• 1. both parents from high conflict homes. Report a substantial decline in marital sat.
    • 2. Husbands F.O.O. low conflict/wife high. Avoided serious drom in sat.
    • 3. Husbands F.O.O. high conflict/wife low. Increased dissatisfaction for both
    • 4. Both parents come from low conflict homes. Report least drop in marital sat.
  10. Distressed families - child outcomes
    • the most distressed families...
    • Findings: 
    • -Children more aggressive or shy
    • -Lower reading and math scores
  11. Understanding adult relationship behavior begins by looking at:
    early childhood experience
  12. How we relate to significant others as adults is a reflection of the relationship we had with:
  13. The infant/child develops an "unconscious mental ________ of parents"
  14. 3 different attachment styles:
    • 1. secure
    • 2. avoidant
    • 3. anxious ambivalent
  15. Ainsworth's research: Strange Situation test
    toddler experiment, mom leaves the room
  16. Adults who have avoidant style:
    • fear intimacy
    • may view partner negatively
    • have trouble with anger displace anger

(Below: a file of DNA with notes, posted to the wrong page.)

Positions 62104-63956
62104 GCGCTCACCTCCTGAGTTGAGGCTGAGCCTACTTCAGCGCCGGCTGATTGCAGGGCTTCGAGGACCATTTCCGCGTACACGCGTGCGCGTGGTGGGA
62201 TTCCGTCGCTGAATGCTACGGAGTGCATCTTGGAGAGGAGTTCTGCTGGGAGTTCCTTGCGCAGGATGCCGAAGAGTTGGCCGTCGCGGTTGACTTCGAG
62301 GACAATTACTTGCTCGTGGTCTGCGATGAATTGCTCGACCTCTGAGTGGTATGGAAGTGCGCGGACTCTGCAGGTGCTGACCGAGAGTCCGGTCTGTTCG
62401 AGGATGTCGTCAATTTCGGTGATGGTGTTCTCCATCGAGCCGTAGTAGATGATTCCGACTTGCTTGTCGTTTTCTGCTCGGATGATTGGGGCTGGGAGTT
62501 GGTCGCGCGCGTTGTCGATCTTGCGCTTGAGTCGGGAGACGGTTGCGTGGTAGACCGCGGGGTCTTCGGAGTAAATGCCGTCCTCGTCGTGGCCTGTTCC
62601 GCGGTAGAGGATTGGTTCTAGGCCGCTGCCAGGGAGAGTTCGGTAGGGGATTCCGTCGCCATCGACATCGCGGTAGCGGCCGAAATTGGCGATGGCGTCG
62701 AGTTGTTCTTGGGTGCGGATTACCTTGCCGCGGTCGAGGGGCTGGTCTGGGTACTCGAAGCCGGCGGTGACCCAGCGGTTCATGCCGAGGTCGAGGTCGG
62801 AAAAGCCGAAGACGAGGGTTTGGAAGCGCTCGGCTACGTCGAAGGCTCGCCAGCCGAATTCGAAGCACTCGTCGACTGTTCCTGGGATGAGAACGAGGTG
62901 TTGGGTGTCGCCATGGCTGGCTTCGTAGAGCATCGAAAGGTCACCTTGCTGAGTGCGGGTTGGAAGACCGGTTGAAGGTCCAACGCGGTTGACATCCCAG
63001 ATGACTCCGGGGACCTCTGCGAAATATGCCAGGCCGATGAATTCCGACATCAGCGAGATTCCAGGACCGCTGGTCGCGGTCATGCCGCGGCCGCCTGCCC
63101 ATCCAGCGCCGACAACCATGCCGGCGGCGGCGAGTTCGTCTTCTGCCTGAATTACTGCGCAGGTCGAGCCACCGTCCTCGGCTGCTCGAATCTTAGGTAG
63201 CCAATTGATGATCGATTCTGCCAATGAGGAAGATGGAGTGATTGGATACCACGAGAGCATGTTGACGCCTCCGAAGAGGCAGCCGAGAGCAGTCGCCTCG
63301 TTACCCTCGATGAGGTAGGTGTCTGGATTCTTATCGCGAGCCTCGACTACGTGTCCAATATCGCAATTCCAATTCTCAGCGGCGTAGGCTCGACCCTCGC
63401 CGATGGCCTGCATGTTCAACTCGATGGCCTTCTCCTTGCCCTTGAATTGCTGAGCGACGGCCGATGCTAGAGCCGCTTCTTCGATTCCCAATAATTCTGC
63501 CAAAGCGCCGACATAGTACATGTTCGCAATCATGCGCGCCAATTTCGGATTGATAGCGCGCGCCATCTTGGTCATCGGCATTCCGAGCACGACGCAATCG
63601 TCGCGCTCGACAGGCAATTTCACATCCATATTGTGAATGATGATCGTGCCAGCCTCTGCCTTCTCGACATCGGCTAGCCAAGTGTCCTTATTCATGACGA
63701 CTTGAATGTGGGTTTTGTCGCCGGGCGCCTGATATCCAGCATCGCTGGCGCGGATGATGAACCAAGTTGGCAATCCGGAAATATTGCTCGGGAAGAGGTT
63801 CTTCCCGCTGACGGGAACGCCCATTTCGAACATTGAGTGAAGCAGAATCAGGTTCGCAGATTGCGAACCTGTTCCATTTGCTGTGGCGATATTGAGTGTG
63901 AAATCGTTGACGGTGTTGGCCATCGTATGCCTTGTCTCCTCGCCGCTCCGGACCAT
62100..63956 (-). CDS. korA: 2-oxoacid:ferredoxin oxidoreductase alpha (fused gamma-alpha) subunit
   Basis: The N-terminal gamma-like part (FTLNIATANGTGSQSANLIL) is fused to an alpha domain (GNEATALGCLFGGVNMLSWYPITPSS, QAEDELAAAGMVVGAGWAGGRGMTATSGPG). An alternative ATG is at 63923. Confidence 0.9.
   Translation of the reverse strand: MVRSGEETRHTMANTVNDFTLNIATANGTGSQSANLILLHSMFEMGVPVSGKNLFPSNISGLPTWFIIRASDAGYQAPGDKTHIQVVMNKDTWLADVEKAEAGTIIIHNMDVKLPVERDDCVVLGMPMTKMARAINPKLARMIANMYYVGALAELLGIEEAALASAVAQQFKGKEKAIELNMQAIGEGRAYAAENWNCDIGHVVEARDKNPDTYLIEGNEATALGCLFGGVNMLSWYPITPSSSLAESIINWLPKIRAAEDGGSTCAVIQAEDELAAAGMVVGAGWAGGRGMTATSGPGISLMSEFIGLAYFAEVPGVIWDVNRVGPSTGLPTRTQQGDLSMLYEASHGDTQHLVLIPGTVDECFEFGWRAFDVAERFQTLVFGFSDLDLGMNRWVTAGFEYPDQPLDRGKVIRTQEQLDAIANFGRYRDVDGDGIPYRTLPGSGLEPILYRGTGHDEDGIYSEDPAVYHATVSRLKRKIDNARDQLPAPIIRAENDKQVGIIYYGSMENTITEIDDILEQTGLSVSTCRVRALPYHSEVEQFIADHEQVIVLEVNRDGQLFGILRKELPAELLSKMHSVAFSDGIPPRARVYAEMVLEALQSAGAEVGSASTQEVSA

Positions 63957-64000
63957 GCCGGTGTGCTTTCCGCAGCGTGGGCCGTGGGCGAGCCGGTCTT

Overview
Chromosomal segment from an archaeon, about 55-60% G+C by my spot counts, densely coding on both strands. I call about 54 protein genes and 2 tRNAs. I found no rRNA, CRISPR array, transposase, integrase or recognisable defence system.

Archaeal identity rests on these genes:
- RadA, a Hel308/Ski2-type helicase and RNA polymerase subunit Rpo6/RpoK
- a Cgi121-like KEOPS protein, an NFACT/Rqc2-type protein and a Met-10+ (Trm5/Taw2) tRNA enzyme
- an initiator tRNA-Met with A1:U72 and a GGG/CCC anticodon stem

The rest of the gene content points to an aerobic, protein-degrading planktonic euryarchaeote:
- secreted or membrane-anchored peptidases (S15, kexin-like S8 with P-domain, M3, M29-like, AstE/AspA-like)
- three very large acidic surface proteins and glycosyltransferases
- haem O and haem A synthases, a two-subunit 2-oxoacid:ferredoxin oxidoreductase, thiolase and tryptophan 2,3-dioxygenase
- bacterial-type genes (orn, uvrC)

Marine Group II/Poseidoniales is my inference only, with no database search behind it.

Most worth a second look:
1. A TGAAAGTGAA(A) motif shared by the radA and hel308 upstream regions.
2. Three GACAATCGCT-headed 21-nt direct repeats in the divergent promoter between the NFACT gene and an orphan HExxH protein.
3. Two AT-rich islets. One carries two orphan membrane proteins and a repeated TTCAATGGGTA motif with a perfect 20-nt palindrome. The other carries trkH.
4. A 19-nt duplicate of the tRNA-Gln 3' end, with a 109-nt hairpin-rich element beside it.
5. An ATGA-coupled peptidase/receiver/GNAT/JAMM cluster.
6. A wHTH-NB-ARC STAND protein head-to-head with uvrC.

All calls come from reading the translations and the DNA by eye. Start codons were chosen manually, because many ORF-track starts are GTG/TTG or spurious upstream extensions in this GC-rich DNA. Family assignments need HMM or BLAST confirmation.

• may believe that romance rarely lasts forever
  17. Adults with anxious ambivalent style:
    • fall in love many times, but have difficulty finding long term happiness
    • they fear losing their partner and are quick to give in to the partner's wishes to keep him/her happy May become clingers
    • are more likely to fall in love with someone who doesnt love them in return
  18. Emotion Focused Therapy
    • Sue Johnson
    • "Hold Me Tight"
    • based on attachment theory
    • similar to object relations theory but..
  19. Secure Attachment:
    an affectionate relationship in which partners mutually derive and provide closeness, comfort, and security
  20. Attachment injury:
    when one partner violates the expectation that the other will offer comfort and caring, esp. in times of distress
  21. A primal panic
    when partner is emotionally inavailable or unresponsive we face being out in the cold, alone and helpless
  22. 2 ways we respond to primal panic
    • 1. demanding and clinging
    • 2. withdraw and detach

    This leads to anger, frustation, resentment
  23. Imago-
    mental picture of caregivers who influenced you most strongly at early age
  24. Minimizers
    tend to withdraw into themselves in regard to thoughts and feelings